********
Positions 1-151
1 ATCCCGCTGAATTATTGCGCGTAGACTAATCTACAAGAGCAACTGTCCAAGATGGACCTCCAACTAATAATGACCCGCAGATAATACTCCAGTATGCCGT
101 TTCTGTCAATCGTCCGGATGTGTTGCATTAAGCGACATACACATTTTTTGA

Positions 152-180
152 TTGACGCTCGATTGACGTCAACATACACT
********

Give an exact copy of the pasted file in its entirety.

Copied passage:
Positions 1-151
1 ATCCCGCTGAATTATTGCGCGTAGACTAATCTACAAGAGCAACTGTCCAAGATGGACCTCCAACTAATAATGACCCGCAGATAATACTCCAGTATGCCGT
101 TTCTGTCAATCGTCCGGATGTGTTGCATTAAGCGACATACACATTTTTTGA

Positions 152-180
152 TTGACGCTCGATTGACGTCAACATACACT